Security experts are finding an increasing number of websites hosting malicious JavaScript code first detected on Super Bowl-related sites last week.

Sites covering topics ranging from health care to government have been hacked to host the JavaScript, SANS Internet Storm Centre Director Marcus H. Sachs wrote on the SANS blog, listing some of the hacked sites.

"System administrators might want to check their network flow logs for any traffic to these sites and for any traffic to the five sites that hosted the hostile JavaScript," Sachs said.

The attack targets two known vulnerabilities in Microsoft's Windows operating systems, for which patches were issued in April and January. Computers with unpatched software are vulnerable to the attack. If one of the hacked sites is visited, the JavaScript code directs the browser to a second web server, based in China, and tries to install a Trojan Horse downloader and password-stealing program on the victim's computer.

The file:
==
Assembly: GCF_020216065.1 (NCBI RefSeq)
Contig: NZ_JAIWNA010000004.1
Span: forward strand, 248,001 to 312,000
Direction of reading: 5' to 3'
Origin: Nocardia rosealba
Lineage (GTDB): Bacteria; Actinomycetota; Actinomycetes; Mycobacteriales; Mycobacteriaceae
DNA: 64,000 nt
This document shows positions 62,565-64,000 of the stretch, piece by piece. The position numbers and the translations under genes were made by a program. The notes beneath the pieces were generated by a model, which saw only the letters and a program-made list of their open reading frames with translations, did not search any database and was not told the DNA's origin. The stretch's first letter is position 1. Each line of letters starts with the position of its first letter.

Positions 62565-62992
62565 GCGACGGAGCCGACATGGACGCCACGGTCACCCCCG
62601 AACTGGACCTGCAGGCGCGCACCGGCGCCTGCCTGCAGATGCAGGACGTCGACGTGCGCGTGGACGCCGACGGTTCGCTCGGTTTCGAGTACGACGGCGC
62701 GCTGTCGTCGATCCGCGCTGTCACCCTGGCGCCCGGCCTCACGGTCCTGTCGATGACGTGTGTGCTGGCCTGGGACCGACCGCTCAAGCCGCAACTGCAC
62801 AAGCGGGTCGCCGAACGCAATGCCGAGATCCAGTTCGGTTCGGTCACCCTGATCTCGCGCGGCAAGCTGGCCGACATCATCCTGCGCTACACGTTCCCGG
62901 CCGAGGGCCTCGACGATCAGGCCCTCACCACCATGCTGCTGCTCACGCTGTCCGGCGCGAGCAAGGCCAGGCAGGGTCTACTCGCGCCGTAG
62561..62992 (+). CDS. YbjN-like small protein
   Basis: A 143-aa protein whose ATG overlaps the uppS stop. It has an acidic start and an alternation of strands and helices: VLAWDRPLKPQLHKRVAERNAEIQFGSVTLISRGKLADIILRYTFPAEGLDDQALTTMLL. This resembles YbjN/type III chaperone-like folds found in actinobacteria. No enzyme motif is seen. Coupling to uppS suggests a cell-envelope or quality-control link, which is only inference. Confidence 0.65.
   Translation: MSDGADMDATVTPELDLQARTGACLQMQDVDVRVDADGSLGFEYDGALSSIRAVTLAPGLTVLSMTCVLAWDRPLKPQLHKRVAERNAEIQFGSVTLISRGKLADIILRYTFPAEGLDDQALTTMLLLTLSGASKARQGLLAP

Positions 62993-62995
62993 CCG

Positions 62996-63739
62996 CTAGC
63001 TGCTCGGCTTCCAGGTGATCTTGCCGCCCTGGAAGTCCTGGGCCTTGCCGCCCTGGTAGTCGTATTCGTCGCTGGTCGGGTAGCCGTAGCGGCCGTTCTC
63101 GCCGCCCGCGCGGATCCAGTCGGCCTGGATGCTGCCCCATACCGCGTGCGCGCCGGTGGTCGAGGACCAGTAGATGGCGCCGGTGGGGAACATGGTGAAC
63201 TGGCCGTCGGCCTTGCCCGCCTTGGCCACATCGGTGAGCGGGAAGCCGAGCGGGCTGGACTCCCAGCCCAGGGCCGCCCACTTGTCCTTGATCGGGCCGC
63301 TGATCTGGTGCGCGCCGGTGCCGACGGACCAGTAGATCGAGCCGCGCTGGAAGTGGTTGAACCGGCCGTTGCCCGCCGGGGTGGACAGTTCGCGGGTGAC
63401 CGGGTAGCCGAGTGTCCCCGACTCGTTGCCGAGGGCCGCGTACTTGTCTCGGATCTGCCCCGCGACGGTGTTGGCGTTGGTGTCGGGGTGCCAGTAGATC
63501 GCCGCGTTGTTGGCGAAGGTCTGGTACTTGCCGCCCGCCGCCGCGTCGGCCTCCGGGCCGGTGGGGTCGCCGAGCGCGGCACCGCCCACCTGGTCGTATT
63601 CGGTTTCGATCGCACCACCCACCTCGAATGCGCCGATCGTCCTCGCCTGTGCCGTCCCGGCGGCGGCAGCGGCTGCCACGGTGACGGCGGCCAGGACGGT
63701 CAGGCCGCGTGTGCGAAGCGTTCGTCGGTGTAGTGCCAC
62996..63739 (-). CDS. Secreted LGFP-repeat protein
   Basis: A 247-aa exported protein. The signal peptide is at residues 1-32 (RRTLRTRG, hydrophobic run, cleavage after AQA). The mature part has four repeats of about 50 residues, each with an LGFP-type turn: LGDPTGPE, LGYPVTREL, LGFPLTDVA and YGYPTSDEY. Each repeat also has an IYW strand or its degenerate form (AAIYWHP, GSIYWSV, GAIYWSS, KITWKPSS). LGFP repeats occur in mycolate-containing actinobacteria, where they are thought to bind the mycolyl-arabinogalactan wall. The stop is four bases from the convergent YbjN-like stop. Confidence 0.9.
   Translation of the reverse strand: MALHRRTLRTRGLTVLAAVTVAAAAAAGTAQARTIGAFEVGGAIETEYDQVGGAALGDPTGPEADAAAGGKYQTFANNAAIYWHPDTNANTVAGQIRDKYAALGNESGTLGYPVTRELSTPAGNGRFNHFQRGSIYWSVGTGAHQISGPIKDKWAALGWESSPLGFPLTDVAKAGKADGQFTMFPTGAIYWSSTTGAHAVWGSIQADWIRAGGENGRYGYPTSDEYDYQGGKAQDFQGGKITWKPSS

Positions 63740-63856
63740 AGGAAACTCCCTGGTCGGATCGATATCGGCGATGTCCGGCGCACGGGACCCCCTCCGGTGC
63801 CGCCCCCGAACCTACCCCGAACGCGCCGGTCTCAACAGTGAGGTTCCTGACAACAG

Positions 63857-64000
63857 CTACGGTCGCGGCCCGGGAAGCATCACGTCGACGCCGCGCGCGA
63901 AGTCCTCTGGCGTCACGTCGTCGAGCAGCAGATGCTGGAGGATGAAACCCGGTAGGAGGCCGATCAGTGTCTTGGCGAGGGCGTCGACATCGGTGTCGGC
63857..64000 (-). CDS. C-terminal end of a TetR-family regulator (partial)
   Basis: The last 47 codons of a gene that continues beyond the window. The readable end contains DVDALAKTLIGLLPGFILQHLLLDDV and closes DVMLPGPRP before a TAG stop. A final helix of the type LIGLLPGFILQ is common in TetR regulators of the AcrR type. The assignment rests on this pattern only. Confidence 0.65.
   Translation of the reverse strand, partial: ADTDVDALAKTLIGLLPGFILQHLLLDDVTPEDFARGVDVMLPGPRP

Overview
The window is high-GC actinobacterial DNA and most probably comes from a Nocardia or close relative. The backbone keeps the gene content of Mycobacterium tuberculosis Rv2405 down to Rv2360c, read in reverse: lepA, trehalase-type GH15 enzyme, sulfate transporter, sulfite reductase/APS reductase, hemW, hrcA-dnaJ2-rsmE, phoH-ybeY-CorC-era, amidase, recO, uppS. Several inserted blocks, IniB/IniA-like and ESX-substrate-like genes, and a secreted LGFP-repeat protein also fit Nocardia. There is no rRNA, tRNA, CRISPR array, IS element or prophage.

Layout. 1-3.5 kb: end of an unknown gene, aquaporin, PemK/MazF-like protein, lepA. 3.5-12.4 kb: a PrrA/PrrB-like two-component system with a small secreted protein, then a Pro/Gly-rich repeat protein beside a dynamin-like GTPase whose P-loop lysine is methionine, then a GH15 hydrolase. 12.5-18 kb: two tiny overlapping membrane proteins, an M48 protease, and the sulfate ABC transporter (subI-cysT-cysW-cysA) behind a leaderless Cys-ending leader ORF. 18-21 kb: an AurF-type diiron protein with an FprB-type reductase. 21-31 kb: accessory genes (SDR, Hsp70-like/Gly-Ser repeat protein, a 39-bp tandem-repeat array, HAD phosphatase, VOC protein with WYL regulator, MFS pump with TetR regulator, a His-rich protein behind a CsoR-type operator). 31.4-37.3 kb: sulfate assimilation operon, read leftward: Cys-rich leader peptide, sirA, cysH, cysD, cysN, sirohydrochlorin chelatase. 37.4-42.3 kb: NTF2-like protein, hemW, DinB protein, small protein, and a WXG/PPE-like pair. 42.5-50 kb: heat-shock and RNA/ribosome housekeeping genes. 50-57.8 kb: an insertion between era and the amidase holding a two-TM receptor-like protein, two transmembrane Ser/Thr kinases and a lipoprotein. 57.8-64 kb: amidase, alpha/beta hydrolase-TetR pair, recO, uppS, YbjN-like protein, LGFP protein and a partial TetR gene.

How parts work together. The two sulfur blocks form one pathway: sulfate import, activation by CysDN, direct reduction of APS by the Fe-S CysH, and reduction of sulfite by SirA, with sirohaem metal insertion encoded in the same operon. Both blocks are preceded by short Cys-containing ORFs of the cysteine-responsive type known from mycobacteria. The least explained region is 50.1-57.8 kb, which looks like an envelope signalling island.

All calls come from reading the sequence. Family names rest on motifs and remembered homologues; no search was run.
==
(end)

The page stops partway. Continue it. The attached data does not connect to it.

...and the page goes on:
Initially, the exploit appeared isolated to websites related to US football, as hackers tried to capitalise on the surge of traffic to sites concerning the Super Bowl sporting event, which was played on Sunday. The site of the Miami Dolphins team, and another site for its stadium, were hacked, although they were eventually cleaned of malware.

Security company Websense reported the problem on the stadium site on Friday. Websense recommended that users stay away from the affected sites until they had been cleaned up.